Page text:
Making unpopular or difficult employment decisions is something that most California employers would rather avoid. Unfortunately, it is a part of running a business and it can simply be inevitable.
However, when the time comes to let an employee go, there are some things you can do to prevent disputes and protect your company from the backlash of a disgruntled employee. For instance, you can decide to include a non-disparagement clause as part of a severance agreement.
When to consider including a non-disparagement clause
Some employers have all departing employees sign an agreement saying they will not disparage the company. Other employers reserve them for public figures or people with significant influence over others.
A non-disparagement clause can be worth considering if your company has a particularly strong reputation in the market, or if a termination is unexpected and likely to raise challenges or concerns.
What can happen if you don’t have a non-disparagement agreement in place
In many cases, there is little or no cause for concern if a former employee does not sign this type of agreement. If anything, he or she may say some unflattering things on social media, but it may not cause any damage to a company.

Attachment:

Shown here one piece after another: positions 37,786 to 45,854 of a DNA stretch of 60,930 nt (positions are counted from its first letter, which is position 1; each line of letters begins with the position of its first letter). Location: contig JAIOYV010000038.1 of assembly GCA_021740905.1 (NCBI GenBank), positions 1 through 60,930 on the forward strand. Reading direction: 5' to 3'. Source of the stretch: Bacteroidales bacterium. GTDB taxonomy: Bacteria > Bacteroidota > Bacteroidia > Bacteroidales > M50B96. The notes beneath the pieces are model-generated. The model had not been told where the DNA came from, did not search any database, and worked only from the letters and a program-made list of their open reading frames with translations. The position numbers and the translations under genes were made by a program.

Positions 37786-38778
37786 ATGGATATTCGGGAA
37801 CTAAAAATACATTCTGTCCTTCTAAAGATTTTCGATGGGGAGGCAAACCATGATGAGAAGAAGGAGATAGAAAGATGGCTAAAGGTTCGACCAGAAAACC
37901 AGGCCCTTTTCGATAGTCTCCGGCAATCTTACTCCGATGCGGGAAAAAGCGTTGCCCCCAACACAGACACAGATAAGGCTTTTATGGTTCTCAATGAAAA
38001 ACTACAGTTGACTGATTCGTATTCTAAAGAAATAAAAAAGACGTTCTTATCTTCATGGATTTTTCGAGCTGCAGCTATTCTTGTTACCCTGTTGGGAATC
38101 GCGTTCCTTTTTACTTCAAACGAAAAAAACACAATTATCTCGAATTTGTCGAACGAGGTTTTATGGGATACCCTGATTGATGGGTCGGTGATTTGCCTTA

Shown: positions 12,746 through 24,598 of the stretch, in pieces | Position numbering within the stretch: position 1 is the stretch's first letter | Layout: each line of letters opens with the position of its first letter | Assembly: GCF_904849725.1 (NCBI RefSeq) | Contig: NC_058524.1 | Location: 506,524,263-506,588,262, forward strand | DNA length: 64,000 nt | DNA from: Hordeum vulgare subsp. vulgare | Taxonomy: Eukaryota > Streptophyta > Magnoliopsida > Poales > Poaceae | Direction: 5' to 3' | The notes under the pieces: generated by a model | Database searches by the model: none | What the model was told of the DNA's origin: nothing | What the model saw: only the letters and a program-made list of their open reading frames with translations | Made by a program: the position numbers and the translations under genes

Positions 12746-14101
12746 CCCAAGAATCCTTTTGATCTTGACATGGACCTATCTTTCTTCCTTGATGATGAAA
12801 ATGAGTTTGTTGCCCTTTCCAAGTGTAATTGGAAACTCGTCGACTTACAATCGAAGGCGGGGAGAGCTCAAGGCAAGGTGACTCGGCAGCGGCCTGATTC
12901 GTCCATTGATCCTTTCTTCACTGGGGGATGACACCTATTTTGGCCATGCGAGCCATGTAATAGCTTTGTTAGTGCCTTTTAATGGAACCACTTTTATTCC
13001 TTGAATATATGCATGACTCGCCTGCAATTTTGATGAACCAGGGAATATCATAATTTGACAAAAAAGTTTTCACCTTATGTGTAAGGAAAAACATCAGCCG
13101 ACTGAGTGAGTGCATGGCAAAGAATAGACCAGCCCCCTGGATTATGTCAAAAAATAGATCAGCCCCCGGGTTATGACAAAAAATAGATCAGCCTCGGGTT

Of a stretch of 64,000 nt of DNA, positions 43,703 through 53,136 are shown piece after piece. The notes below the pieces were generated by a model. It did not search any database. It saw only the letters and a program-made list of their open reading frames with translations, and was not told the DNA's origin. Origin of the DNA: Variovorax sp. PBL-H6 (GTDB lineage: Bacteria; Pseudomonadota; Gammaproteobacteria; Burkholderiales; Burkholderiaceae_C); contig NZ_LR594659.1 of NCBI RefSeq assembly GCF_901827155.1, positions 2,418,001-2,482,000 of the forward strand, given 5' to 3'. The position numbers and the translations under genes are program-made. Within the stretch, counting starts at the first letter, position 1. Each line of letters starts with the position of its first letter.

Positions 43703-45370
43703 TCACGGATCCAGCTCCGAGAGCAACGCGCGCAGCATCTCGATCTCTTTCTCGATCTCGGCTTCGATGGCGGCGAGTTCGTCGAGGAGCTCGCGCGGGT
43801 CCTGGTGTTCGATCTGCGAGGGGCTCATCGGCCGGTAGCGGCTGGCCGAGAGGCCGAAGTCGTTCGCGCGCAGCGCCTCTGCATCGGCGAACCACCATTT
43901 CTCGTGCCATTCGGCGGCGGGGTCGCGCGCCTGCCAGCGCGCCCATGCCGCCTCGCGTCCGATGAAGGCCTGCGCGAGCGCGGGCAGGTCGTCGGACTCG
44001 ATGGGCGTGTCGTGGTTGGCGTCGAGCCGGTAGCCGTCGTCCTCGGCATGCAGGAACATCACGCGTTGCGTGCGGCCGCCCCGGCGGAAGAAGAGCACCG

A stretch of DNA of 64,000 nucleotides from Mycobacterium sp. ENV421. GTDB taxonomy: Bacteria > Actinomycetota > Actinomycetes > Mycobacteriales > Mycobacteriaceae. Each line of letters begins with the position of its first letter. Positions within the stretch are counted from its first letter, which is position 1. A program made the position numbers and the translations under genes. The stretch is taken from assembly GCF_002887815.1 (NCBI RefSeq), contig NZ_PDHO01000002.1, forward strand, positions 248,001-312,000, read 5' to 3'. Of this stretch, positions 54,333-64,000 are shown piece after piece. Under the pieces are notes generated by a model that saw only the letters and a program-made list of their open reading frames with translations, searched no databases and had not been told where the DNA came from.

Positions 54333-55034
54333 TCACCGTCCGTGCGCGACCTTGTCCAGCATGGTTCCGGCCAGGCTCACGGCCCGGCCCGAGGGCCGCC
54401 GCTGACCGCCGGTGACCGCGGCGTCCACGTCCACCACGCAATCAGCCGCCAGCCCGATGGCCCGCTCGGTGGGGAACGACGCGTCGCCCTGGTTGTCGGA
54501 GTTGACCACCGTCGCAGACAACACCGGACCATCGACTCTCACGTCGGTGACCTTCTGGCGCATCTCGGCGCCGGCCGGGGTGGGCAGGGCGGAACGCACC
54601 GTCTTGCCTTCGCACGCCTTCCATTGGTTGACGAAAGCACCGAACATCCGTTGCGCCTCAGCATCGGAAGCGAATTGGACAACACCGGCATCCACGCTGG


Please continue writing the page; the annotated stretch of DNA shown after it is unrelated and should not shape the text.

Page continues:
However, recently, Disney fired the Kermit the Frog performer after the man portrayed the iconic character for 27 years. There was evidently no agreement in place prohibiting the performer from speaking unfavorably about Disney, and the story made its way into national headlines. Not surprisingly, the performer painted the studio and its decision in an unfavorable light.
If you do decide to have one, legal guidance can be crucial
Before you ask employees to sign anything, it can be important that you understand what you are asking of them. You should also be prepared to enforce whatever agreement you have in place with the appropriate penalties. Further, you must be sure that the agreement is lawful and enforceable.
In order to ensure you cover all your bases from a legal perspective, it can be wise to discuss a non-disparagement clause and any other type of employment contract with an experienced employment law attorney.